As with 2018, I’m starting this 2019 writeup early, very early, so that I can add bits to it throughout the year as I test new additions etc. made to the project. MAME 0.205 was released at the end of December 2018, and some development happened between then and the new year, so some progress from 0.206 will be on the 2018 page, and some will be on this page.
It’s going to be interesting for me to see how this article develops because I actually have very little idea of what we might see in 2019. A lot of things (and probably the things most people want to see) aren’t very realistic, but with MAME having such a strong showing in less traditional areas in 2018, establishing an emulation foothold for many overlooked home & business systems etc. I suspect we’ll be seeing more of that in 2019 at least.
Anyway, this is a progress log page, not a speculative wish-list, so let’s just leave that there and see what I end up adding here over the course of the year.
While admittedly there might be some bias here due to both being involved in the emulation and helping to research / source the items, some of my favourite work of 2019 has to be the with the XaviX / Takara music titles, especially things like Popira. The original Popira managed to sneak in at the very end of 2018, but 2019 saw the sequel, Popira 2, supported as well as the spin-off title Jumping Popira. Popira 2 is much of the same thing, but with additional 2 player modes etc. These things are surprisingly addictive, especially when you consider the extra cartridges they can work with.
Jumping Popira is played with your feet instead of your fingers, as such, when played by hand it’s actually a fair bit easier. The presentation was really upped on this one too, with a number of cutesy themes.
A large number of cartridges for these Takara music titles were also sourced, including previously unknown e-kara series cartridges.
One of the nicer finds was a used e-kara Web cartridge, that had 7 songs saved onto it. The e-kara web cartridges were sold like blank disks, and as the data on them was downloaded from a now defunct web service they stand as the only trace remaining of the data from that service. Obviously there were hundreds, maybe thousands of sounds on the original servers, so this is still just a drop in the ocean, but it gives a preview into what you could get.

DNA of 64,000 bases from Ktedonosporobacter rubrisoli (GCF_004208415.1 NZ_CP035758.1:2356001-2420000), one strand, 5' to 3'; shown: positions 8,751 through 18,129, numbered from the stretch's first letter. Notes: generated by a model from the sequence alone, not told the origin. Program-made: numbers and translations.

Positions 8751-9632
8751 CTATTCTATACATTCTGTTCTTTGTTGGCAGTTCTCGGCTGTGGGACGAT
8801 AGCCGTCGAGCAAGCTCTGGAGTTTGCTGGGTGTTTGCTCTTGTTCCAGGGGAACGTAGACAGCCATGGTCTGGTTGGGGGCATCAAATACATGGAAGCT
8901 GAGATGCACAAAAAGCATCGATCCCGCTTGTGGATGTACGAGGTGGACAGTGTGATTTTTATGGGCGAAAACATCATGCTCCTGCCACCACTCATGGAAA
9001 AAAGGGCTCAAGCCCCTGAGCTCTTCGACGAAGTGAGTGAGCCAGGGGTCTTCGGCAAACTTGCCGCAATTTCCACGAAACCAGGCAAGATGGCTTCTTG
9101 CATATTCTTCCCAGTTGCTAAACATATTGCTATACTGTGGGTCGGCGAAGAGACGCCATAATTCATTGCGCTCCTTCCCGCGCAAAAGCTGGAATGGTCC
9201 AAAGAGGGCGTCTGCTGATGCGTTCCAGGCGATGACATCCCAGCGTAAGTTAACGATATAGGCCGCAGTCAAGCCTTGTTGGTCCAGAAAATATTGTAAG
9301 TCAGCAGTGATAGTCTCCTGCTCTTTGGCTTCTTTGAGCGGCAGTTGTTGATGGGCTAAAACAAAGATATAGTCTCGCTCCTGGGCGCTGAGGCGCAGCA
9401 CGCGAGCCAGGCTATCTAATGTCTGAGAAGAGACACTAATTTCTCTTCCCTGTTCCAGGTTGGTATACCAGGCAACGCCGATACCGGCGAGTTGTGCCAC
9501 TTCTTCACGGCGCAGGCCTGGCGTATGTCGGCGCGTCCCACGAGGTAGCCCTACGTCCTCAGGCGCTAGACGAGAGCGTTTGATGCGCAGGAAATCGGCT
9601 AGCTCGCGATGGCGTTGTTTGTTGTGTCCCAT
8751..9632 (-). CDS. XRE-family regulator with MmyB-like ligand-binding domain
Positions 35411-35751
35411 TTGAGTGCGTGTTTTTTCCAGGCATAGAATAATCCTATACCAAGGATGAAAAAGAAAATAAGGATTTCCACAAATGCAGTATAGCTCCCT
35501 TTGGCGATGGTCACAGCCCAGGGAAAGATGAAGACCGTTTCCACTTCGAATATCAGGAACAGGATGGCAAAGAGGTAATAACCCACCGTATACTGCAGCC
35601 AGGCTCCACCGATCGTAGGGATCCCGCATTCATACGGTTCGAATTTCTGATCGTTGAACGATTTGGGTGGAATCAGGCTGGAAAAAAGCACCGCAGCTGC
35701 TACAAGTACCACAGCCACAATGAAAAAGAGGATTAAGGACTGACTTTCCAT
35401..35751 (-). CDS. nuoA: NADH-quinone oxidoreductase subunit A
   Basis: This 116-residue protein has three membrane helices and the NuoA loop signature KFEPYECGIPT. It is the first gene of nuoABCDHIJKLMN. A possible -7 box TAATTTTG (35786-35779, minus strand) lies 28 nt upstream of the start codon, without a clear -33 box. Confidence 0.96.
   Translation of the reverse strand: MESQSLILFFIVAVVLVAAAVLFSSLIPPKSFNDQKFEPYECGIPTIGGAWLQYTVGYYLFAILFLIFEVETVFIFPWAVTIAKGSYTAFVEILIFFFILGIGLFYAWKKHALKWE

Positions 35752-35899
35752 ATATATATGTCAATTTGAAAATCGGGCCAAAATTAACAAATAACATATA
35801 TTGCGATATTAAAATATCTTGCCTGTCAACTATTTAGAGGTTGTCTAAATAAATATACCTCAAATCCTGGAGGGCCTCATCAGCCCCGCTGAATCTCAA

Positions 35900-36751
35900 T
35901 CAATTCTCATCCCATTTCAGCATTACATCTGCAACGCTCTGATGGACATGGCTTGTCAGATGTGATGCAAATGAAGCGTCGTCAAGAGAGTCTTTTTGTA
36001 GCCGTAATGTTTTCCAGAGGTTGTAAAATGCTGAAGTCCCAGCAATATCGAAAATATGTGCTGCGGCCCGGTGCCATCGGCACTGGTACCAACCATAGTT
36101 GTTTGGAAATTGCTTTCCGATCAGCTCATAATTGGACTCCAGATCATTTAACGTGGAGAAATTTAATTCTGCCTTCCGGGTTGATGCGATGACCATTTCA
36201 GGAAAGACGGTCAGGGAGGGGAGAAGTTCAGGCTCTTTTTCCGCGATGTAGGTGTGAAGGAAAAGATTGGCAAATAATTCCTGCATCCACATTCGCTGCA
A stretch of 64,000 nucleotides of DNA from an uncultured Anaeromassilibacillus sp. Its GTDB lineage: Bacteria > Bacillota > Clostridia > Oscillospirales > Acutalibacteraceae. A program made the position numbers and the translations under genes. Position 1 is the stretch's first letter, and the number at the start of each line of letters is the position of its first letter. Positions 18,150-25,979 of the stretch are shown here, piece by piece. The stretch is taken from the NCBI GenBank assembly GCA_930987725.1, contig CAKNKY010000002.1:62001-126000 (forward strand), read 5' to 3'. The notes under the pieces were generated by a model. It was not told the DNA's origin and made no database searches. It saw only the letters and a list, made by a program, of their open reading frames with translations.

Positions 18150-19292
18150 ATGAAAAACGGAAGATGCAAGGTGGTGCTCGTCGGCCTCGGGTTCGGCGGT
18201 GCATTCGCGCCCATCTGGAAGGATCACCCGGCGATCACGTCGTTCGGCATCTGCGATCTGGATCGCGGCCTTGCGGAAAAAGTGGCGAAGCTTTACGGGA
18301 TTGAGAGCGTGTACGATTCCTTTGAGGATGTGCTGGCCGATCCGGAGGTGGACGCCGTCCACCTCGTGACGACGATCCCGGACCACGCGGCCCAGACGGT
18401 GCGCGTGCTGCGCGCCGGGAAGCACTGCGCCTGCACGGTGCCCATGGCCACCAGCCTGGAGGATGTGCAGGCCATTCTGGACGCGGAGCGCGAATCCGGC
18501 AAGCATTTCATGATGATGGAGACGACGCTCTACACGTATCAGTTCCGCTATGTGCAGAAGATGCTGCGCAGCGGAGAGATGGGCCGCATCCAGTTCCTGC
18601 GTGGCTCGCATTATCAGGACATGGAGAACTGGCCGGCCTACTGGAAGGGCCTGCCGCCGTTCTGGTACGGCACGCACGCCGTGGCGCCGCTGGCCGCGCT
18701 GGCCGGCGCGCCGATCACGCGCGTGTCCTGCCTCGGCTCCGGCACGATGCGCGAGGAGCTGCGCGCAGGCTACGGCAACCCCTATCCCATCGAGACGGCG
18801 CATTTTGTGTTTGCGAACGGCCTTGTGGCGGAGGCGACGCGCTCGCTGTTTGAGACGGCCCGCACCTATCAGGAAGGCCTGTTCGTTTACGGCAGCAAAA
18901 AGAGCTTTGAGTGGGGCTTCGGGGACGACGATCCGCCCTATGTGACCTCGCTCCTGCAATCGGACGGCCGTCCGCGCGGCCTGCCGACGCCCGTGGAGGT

Also surprising was the discovery of 2 Spanish e-kara cartridges, containing exclusive songs for that market.
One of the most culturally relevant things we’ve seen in 2019 is the continued work on the Nintendo Game & Watch titles. Now with an external contributor known as ‘hydef’ providing high quality artwork these things look better than ever in MAME. Plenty more were also dumped and emulated during 2019.
Balloon Fight is one of the later Game & Watch titles
Lifeboat is a one of the multi screen series
Parachute is an earlier title
Fire Attack has been the center of recent controversy due to what is now considered to be an offensive / inappropriate theme.
Fire, while not really controversial, was subject to censorship in all releases since the original Game & Watch units, with the angels used for the miss counter being replaced. MAME of course uses the original representation, true to the systems.
Snoopy Tennis is one of a handful of Game & Watch titles to include licensed content.
Turtle Bridge is one that many players seem to have fond memories of, offering more memorable gameplay than some of the others.
Octopus is another one that seemed to be common back in the day, so again many people remember fondly as one of their earliest handheld games.
Black Jack is quite a departure from the regular Game & Watch style game, instead of a game of dexterity and good co-ordination it’s a simple casino style thing, a style that would be heavily copied by others.
Rain Shower is similar to Lifeboat in that it requires you to be watching 2 screens at once in order to correctly position things.
Manhole is another one of the fairly simple early games.
(is it worth showing off the ones from previous years with the new artwork?)
JAKKS in the Box
2019 was a big year for SunPlus emulation, something which will likely be featured prominently in this write-up. One manufacturer to make heavy use of SunPlus hardware was JAKKS Pacific where it was used for a large number of “Plug it in and Play” TV games from around 2004 to 2007.
There are actually multiple different SunPlus CPUs with different onboard peripherals. One of the games emulated in 2019 was the ‘Disney’ unit, with this version actually being a 2nd release of the game on newer hardware than the original release. This version had a GameKey port, which was basically a cartridge port for expansion games.
The sequel, Disney Friends, was also emulated
The initial JAKKS Pacific units that became possible to dump with newly developed techniques were the ones that sported a GameKey port. This also meant that the various GameKeys ended up dumped, including the Disney ones. The first contained Sports Bowling and Goofy’s Underwater Adventure. Sports Bowling is a decent little bowling title with cute graphics (as you’d expect from Disney) and Underwater Adventure is a well made game with mechanics similar to Puzzle Bobble. This is definitely one of the stronger GameKeys.
(The menu from one of the JAKKS Pacific Disney GameKeys)